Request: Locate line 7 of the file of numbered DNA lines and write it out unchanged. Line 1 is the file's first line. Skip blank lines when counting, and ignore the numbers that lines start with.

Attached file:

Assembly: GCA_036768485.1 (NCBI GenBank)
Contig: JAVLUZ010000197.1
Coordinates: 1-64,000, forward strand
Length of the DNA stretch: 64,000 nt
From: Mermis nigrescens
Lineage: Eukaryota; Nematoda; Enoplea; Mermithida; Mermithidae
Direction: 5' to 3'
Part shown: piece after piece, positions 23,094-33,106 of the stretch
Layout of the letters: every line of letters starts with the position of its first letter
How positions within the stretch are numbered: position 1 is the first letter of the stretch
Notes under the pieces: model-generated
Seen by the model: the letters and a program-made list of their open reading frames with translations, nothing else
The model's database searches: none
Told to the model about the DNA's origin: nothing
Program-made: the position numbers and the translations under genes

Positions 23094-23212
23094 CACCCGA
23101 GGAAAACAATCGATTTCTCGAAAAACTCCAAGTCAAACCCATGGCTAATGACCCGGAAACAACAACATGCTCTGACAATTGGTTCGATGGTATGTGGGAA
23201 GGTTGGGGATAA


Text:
Direction: 5' to 3'